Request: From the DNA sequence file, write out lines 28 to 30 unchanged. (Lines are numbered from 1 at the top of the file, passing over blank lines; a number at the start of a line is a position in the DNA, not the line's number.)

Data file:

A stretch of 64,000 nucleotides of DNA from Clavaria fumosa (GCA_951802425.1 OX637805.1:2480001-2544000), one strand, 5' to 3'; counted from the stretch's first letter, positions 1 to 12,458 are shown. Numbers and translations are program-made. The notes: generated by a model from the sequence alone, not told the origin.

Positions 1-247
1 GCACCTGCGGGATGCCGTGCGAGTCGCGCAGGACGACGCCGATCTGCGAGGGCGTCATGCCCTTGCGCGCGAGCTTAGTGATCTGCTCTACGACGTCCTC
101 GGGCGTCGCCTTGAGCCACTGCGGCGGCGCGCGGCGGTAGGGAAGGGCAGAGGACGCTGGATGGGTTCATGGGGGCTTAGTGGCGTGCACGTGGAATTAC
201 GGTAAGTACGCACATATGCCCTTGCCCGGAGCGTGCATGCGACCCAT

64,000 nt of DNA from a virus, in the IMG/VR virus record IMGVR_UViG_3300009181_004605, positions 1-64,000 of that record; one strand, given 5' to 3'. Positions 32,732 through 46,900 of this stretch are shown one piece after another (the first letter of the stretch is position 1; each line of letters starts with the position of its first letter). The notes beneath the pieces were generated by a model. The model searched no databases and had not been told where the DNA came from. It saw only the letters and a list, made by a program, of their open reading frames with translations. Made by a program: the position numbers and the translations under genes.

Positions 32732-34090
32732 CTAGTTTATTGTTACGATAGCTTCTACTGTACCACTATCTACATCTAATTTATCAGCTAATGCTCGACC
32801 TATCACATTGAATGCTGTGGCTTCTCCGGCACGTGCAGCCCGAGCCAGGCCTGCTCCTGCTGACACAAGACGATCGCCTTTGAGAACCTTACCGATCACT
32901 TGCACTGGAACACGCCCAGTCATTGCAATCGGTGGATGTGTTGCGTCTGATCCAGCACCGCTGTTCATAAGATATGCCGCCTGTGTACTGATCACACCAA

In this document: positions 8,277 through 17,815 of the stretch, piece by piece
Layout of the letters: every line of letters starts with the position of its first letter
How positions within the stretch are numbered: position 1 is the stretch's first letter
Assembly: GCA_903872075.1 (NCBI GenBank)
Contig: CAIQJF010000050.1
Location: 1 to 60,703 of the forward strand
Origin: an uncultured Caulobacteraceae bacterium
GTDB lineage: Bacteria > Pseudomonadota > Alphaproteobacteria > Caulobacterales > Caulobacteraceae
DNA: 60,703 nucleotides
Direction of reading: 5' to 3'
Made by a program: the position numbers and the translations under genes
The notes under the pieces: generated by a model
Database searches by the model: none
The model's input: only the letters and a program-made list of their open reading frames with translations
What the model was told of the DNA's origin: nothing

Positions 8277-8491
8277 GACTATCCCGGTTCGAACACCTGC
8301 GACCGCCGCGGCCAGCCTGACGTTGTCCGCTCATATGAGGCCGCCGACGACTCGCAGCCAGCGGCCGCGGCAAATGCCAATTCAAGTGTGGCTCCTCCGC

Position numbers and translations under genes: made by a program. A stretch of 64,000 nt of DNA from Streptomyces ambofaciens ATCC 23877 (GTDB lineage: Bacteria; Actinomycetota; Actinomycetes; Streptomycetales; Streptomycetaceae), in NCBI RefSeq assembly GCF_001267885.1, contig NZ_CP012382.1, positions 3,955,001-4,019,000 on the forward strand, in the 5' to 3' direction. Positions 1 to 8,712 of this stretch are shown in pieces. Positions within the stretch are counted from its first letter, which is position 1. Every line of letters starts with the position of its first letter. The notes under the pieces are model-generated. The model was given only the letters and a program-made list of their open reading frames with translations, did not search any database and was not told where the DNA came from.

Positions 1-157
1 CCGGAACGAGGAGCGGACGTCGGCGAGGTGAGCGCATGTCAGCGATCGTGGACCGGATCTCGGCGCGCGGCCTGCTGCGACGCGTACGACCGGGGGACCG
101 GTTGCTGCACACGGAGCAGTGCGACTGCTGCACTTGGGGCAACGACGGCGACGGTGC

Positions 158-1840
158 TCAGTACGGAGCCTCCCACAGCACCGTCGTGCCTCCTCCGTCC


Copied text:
8301 GACCGCCGCGGCCAGCCTGACGTTGTCCGCTCATATGAGGCCGCCGACGACTCGCAGCCAGCGGCCGCGGCAAATGCCAATTCAAGTGTGGCTCCTCCGC

Position numbers and translations under genes: made by a program. A stretch of 64,000 nt of DNA from Streptomyces ambofaciens ATCC 23877 (GTDB lineage: Bacteria; Actinomycetota; Actinomycetes; Streptomycetales; Streptomycetaceae), in NCBI RefSeq assembly GCF_001267885.1, contig NZ_CP012382.1, positions 3,955,001-4,019,000 on the forward strand, in the 5' to 3' direction. Positions 1 to 8,712 of this stretch are shown in pieces. Positions within the stretch are counted from its first letter, which is position 1. Every line of letters starts with the position of its first letter. The notes under the pieces are model-generated. The model was given only the letters and a program-made list of their open reading frames with translations, did not search any database and was not told where the DNA came from.

Positions 1-157